Under this, an agency is organized under the control of a group of local churches—churches that may already be linked in some sort of fellowship or convention. The new society is then placed under the control of a governing board whose members are elected by messengers of all the churches in the fellowship. The great advantages include (1) sponsorship by the association of churches, thus giving it stability; (2) a focused and balanced program, including more than one’s personal pet projects; (3) instant financial support for the agency’s personnel, allowing them to get directly to the work without having to raise their own support. Certain Baptist preachers used to make a big point of these things and berate their brethren who were building on the service-organization principle.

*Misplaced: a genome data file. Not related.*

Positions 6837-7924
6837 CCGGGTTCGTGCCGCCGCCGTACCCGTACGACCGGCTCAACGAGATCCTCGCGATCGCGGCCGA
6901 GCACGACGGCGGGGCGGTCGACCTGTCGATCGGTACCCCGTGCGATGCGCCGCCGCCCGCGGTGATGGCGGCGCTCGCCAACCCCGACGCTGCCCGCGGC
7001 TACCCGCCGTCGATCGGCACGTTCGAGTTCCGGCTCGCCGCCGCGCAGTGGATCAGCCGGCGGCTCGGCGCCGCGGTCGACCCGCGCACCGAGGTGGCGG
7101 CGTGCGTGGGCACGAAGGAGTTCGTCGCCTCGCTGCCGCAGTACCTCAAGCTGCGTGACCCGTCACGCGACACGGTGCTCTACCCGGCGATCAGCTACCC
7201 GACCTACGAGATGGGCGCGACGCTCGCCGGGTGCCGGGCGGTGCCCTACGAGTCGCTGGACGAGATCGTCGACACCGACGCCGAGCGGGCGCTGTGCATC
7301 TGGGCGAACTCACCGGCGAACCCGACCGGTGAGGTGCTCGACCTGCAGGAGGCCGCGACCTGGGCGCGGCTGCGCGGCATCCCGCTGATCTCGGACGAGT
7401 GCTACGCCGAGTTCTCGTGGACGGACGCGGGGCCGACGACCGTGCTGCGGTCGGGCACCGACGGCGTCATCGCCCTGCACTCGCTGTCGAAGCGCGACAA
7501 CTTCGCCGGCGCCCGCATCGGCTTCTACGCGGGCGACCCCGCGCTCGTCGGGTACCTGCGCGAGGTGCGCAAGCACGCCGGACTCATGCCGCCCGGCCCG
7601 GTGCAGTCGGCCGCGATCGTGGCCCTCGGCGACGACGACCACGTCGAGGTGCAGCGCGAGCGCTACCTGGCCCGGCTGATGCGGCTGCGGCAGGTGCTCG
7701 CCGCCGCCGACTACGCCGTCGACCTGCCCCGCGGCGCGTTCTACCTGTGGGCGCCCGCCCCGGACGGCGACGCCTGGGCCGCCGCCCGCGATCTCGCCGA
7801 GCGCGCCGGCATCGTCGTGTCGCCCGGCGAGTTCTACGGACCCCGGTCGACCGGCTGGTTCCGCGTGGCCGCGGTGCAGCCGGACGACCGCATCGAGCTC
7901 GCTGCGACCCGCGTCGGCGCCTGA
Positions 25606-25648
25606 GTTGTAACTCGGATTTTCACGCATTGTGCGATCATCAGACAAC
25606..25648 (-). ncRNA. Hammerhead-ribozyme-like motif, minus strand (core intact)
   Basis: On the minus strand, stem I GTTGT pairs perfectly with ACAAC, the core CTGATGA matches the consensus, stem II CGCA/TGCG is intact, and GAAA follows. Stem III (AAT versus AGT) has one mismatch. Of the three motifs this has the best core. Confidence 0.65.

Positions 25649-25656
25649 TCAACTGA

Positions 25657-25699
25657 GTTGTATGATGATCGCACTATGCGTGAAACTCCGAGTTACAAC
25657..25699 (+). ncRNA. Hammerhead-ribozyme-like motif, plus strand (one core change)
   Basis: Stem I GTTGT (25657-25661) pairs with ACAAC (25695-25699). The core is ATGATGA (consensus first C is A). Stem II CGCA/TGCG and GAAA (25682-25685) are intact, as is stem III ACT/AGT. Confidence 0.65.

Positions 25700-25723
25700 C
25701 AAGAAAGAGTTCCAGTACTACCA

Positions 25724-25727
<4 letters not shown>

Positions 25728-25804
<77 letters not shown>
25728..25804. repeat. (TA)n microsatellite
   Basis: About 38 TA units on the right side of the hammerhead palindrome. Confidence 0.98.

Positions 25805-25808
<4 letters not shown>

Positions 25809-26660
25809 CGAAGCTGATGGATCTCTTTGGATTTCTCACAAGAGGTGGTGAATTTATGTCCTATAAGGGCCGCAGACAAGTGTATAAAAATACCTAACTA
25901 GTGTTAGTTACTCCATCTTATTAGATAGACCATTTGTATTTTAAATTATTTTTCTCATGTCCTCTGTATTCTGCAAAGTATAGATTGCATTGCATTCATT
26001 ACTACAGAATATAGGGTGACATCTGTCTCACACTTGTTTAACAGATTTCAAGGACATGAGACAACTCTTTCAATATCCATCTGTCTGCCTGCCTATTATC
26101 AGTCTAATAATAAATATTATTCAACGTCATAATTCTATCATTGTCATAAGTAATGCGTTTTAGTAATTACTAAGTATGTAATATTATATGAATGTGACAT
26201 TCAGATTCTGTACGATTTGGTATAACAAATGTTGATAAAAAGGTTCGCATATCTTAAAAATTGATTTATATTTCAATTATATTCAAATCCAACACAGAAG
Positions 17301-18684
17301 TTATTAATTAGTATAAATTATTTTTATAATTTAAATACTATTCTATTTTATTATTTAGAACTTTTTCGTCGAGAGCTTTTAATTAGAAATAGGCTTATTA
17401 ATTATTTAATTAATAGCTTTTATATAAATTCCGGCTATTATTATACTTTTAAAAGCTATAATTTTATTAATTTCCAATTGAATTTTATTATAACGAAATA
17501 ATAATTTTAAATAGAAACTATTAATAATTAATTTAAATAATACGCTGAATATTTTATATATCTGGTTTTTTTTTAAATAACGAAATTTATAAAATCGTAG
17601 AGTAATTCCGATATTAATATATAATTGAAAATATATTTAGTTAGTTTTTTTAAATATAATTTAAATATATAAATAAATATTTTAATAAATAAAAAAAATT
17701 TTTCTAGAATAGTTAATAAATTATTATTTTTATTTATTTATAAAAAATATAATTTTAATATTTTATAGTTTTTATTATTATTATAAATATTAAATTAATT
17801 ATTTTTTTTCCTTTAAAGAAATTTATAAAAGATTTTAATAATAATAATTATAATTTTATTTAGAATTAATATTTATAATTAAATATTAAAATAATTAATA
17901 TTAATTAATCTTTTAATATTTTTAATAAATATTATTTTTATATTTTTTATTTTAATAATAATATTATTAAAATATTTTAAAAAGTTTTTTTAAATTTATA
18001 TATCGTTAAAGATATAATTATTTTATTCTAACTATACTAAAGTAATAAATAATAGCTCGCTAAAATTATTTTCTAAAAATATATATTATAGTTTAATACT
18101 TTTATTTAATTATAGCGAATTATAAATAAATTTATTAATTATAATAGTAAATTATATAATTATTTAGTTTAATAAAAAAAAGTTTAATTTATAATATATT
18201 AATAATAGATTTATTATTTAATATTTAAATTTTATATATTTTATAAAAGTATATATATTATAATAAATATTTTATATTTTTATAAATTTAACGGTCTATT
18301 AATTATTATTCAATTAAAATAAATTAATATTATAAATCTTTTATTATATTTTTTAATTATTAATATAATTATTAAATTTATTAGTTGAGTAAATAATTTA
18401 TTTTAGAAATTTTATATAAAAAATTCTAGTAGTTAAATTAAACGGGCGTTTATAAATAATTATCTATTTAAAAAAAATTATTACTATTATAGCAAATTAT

Its disadvantages were that (1) in practice there was little or no accountability to local churches and (2) one tended to support programs, rather than specific people.
2. The Service-Organization Principle.
The alternative was the promotion of several independent specialized agencies organized by equally earnest believers, but each under its own self-perpetuating board. Under this approach there tended to be more duplication of efforts in some areas, missionaries had to raise their own support, and people and churches could choose to support their own pet projects, but there was more accountability of the agency to local churches and their supporters, and one supported people whom one knew, interviewed, and trusted.